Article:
Plan to reduce language support criticised

 

SUPPORT TEACHERS:FAILURE TO provide adequate language support teachers for minority ethnic students could lead to students failing to obtain adequate results, leading to unemployment and ghettoisation, delegates at the Teachers’ Union of Ireland annual congress in Tralee were told yesterday.

Marian Cox, a former chairwoman of the union’s equality council, expressed concern at the Fine Gael/Labour Coalition’s plan to press ahead with a proposal drawn up by the previous government to reduce the number of language support teachers by 500 on a phased basis by 2014.

Under the plan, 125 language support posts are due to be abolished in September and Ms Cox warned such a move would have serious repercussions for schools and teachers working with large numbers of non-national students who may not have good English.

“The children are going to get lost and fall behind because if you have classes of 30, it’s going to be much more difficult for teachers to work with them – at least if they have language support, there’s some chance of giving them some one-to-one tuition,” she said.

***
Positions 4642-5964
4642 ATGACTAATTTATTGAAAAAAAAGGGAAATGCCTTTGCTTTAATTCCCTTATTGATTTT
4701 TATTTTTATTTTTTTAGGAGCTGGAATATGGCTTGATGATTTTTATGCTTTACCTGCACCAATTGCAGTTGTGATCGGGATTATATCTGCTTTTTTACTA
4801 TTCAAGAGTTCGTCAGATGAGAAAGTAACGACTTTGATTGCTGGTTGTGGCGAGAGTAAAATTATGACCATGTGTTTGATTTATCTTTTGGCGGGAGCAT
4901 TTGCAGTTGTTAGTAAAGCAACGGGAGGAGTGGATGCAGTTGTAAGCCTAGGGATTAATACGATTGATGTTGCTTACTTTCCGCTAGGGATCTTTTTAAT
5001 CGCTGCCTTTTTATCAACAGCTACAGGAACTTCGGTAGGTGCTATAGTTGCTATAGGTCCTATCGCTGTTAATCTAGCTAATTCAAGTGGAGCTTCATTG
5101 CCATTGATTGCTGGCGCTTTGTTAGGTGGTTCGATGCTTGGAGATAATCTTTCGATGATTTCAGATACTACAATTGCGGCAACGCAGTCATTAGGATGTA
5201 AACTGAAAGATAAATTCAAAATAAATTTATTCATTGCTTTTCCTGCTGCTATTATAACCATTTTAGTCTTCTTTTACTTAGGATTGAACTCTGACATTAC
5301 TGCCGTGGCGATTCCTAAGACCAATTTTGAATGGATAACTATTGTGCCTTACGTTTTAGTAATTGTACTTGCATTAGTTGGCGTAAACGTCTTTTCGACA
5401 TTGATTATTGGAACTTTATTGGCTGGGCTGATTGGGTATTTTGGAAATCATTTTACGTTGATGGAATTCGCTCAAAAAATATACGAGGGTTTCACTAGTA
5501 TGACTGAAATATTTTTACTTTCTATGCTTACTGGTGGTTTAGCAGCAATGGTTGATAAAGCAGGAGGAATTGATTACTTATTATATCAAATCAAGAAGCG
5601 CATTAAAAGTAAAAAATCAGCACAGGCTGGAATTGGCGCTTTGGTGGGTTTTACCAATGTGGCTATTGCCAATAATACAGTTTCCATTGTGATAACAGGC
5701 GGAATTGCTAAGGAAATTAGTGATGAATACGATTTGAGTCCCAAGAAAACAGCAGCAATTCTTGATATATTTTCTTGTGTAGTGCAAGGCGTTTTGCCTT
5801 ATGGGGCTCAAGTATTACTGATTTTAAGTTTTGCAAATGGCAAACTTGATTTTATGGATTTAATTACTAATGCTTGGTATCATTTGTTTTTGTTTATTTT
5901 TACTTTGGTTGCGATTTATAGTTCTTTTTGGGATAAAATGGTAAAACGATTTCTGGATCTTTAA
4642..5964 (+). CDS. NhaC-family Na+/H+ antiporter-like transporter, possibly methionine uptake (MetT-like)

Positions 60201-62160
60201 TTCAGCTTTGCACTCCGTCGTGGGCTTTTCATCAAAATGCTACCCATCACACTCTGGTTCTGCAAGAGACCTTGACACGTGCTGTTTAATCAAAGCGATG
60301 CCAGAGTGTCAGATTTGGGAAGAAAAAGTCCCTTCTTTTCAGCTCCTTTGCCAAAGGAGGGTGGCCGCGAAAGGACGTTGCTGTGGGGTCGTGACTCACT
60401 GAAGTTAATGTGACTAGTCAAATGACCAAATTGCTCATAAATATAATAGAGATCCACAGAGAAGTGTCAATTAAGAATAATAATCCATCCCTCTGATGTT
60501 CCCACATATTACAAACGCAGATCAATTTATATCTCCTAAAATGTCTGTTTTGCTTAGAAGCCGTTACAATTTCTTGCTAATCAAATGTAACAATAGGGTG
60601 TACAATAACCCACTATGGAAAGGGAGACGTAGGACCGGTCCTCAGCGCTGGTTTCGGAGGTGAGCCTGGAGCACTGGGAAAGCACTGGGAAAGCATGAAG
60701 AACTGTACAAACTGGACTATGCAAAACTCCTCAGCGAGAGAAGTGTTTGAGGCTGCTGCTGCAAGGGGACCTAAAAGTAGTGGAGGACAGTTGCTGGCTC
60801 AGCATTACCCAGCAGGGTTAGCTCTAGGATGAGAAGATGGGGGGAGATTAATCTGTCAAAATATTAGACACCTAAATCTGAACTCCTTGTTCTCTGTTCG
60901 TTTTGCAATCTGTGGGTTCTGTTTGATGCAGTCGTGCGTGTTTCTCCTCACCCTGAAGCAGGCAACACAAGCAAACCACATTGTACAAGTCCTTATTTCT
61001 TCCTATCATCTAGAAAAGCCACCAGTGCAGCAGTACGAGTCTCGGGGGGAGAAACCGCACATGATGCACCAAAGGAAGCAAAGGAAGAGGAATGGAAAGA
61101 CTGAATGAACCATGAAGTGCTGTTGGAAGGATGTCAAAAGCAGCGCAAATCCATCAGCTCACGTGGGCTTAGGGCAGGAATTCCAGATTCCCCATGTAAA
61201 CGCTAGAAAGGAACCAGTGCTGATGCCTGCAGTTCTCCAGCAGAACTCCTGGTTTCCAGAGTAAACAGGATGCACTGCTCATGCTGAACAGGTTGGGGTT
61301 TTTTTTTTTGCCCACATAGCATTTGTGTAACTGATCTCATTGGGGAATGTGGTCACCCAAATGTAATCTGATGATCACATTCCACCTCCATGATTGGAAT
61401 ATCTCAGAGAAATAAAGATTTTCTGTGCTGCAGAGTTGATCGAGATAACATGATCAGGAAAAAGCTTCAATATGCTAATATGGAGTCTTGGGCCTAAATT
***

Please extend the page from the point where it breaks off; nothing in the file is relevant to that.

Union deputy general secretary Annette Dolan said members were in the front line of such cutbacks because minority ethnic families tended to live in local authority housing estates and their children often attended public schools such as vocational and community schools.

Ms Cox, who is an assistant principal at Balbriggan Community College, where up to 25 per cent of the 600 students come from minority ethnic backgrounds, said “it’s an injustice to these children that they don’t get this language support and they need it for a lot longer than two years too, which the Government says is adequate but it’s not.

“I worry about the future . . . what’s going to happen to these children when they leave schools? They are not able to get jobs because their results aren’t up to par and then you have the ghettoisation of society and rise of racism that has happened in other countries and that’s my worry.”

Delegates unanimously backed a motion from the Dublin City post-primary branch calling on congress to direct a study be carried out on the resources needed to cater adequately for non-national students.